Pierson & Fendley Insurance LLC in Paris, Texas, increased its SEO marketing spend to use on sites such as Google and Yahoo! to attract more clients, said partner Matt Frierson. Moreover, the agency has a Facebook page and its producers are encouraged to post topical information and helpful advice on their own Facebook pages, which are tied to the firm.

“Facebook is a great way to get your brand out for an inexpensive price,” Frierson said. “It’s a media that’s far more encompassing than anything the agency has seen before.”

The agency also encourages its producers to post updates on their LinkedIn profiles to trigger push emails to their connections.

But the company’s growth is mainly attributed to buying two other agencies as well as hiring additional producers, he said. In 2010, Pierson & Fendley had three producers; it now has eight.

Stuart S. Durland, vice president, operations at Seely & Durland Inc., said the Warwick, N.Y.-based company has been “consistently growing” due to IT implementations including imaging, eSignature, real time technology, consumer website ratings and a “sophisticated” website.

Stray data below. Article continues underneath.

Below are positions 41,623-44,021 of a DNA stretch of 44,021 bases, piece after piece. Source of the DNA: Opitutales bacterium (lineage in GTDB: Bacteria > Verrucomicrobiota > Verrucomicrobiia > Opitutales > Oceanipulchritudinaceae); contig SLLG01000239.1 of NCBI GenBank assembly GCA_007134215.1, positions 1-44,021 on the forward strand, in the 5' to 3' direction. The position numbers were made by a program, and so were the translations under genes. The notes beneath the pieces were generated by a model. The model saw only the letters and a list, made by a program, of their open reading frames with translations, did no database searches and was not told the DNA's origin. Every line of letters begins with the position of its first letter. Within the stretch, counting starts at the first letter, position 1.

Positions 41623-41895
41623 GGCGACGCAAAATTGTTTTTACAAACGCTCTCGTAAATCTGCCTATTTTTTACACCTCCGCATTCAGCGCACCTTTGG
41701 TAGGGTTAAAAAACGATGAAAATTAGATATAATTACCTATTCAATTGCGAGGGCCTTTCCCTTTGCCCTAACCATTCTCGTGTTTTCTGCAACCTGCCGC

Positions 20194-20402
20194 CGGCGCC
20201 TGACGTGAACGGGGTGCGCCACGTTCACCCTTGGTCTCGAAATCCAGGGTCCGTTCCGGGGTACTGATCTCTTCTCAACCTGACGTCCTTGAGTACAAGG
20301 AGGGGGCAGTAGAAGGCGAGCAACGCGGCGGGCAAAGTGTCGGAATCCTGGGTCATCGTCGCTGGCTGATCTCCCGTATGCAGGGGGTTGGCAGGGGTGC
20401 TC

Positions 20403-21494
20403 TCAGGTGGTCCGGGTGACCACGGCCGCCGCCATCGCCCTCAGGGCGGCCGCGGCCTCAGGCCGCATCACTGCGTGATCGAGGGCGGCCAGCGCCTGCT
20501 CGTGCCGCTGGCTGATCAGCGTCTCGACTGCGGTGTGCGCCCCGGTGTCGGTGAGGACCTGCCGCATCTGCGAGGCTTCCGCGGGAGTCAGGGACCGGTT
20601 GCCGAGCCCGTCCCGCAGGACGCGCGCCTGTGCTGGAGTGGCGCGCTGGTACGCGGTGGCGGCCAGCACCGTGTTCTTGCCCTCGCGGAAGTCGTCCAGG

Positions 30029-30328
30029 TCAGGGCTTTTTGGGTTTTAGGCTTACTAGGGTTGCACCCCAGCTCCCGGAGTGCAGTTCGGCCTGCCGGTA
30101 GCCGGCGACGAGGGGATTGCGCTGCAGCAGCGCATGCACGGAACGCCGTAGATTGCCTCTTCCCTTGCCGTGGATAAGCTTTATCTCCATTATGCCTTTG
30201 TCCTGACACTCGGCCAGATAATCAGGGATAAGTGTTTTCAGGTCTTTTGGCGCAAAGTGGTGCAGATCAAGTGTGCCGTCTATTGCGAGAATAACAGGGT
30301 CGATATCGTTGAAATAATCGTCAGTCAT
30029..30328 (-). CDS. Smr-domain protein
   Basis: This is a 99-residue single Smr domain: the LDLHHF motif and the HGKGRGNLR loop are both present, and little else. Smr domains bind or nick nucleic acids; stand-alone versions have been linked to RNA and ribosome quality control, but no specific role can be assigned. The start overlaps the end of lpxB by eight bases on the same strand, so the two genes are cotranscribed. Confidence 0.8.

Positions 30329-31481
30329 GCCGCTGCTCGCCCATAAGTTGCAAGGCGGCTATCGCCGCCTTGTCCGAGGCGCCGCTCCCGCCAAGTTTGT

“Agencies have got to have an agency management system — and use it, as well as technologies that take advantage of marketing capabilities and those that enable us to work in real time,” Durland said.

“Instead of taking four hours to input information for a quote to four different commercial line carriers, we use our agency management system, Applied Systems, that enables us to input the information just once, and then send data to any of our real time carriers.

“That has significantly reduced the process, which not only saves us money, but frees up time to allow my [customer service representatives] to do more important things, like cross-selling and writing new business,” he said.

At Insure-Rite, a Norman G. Olson Co. in Evergreen Park, Ill., each generation of the family-owned business grows the enterprise by taking “it to the next level,” said Pete Olson, who works alongside his father and grandfather.

Over the past several years, processes have been turned “upside down” to improve producer accountability, he said.